Jul 1, 2002

Mechanism of magnetic flux loss in molecular clouds

Astrophysical Journal
  • Takenori Nakano
  • ,
  • Ryoichi Nishi
  • ,
  • Toyoharu Umebayashi

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Research paper (scientific journal)
Institute of Physics Publishing

We investigate the detailed processes at work in the drift of magnetic fields in molecular clouds. To the frictional force, whereby the magnetic force is transmitted to neutral molecules, ions contribute more than half only at cloud densities nH ≲ 104 cm-3, and charged grains contribute more than about 90% at nH gsim
10 6 cm-3. Thus, grains play a decisive role in the process of magnetic flux loss. Approximating the flux loss time tB by a power law tB ∝ B-γ, where B is the mean field strength in the cloud, we find γ ≈ 2, characteristic of ambipolar diffusion, only at nH ≲ 107 cm-3, at which ions and the smallest grains are pretty well frozen to the magnetic fields. At nH &gt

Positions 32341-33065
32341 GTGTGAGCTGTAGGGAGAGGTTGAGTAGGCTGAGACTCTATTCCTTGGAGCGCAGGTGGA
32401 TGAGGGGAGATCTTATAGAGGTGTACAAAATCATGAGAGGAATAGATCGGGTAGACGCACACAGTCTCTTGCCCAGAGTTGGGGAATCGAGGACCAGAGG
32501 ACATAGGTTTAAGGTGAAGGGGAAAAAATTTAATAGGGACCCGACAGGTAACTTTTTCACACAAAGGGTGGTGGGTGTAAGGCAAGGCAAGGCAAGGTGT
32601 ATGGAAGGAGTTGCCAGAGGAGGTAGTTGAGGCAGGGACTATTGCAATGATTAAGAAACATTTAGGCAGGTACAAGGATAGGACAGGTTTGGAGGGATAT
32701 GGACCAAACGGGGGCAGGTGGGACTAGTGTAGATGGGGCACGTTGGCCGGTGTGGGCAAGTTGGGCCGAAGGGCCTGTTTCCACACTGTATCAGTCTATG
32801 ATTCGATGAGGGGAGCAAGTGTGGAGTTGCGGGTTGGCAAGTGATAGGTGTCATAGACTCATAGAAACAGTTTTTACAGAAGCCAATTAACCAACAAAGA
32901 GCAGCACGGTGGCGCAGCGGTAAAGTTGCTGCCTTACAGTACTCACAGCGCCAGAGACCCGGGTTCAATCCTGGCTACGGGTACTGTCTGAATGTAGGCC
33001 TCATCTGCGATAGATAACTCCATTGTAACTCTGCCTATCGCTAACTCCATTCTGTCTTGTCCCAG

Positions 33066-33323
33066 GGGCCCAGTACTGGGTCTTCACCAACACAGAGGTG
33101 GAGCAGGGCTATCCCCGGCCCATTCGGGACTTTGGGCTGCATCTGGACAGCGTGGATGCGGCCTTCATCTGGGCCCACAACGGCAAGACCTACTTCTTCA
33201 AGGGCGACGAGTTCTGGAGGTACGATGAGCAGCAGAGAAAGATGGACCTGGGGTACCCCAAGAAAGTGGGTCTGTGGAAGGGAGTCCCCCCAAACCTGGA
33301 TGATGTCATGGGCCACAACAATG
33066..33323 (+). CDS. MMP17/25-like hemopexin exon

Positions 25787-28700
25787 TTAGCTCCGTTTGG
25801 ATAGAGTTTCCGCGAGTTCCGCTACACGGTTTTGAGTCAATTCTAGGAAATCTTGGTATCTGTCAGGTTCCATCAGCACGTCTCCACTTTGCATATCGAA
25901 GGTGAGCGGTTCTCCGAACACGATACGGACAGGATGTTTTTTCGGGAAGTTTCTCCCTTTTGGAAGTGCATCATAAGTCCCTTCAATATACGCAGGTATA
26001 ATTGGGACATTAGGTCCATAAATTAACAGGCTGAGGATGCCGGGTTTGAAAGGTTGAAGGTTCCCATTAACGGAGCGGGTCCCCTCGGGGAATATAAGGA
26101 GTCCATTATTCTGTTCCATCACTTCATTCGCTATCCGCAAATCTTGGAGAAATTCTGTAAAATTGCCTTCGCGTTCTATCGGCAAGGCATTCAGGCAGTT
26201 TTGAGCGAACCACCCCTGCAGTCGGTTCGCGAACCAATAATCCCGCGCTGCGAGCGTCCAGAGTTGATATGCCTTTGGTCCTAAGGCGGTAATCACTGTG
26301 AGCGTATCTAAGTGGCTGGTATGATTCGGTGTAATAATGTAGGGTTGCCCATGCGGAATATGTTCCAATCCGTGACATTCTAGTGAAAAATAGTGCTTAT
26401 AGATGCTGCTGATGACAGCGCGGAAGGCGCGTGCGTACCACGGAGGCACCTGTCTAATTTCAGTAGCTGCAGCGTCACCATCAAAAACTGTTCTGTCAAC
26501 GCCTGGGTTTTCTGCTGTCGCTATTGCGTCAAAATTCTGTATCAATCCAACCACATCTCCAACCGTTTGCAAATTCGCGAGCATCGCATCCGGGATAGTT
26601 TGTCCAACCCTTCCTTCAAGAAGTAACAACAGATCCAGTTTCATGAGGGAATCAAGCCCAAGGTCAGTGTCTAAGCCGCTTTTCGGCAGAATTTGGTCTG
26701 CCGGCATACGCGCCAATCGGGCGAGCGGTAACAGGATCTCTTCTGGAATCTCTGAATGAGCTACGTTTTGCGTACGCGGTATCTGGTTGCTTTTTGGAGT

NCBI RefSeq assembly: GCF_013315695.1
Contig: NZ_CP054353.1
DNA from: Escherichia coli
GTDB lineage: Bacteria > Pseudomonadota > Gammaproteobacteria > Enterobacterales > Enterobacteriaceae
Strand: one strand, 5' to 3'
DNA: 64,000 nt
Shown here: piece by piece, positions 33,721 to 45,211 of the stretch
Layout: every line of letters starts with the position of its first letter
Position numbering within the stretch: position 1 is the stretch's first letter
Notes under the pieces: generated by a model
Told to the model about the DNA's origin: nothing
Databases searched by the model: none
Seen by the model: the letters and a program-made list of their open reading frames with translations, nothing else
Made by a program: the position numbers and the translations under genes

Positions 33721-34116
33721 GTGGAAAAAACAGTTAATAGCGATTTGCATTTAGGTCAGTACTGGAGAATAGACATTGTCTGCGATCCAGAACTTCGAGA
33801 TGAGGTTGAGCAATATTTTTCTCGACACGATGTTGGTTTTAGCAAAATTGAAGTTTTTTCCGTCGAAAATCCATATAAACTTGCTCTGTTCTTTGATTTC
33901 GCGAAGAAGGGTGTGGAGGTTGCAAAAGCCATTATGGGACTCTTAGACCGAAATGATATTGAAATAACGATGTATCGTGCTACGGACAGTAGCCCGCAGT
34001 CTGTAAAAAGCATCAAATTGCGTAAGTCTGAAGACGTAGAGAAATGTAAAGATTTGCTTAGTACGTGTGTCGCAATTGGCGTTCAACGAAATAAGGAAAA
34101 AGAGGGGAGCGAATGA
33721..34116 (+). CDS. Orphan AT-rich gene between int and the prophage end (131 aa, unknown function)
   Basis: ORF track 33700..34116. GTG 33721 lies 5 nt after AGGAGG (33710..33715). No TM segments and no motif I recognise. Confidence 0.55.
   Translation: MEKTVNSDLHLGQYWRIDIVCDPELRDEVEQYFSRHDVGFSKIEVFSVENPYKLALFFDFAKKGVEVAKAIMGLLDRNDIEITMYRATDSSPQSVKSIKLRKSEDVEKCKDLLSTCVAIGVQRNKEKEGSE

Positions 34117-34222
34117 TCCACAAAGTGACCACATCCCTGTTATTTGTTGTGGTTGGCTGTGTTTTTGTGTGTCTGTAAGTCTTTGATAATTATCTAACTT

107 cm-3, γ decreases steeply with nH, and finally at nH ≈ ndec ≈ a few × 1011 cm-3, at which the magnetic fields effectively decouple from the gas, γ ≫ 1 is attained, reminiscent of Ohmic dissipation, although flux loss occurs about 10 times faster than by pure Ohmic dissipation. Because even ions are not very well frozen at nH &gt
107 cm-3, ions and grains drift slower than the magnetic fields. This insufficient freezing makes t B more and more insensitive to B as nH increases. Ohmic dissipation is dominant only at nH ≳ 1 × 1012 cm-3. While ions and electrons drift in the direction of the magnetic force at all densities, grains of opposite charges drift in opposite directions at high densities, at which grains are major contributors to the frictional force. Although magnetic flux loss occurs significantly faster than by Ohmic dissipation even at very high densities, such as nH ≈ ndec, the process going on at high densities is quite different from ambipolar diffusion, in which particles of opposite charges are supposed to drift as one unit.

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  • DOI : 10.1086/340587
  • ISSN : 1538-4357
  • ISSN : 0004-637X
  • SCOPUS ID : 0012911578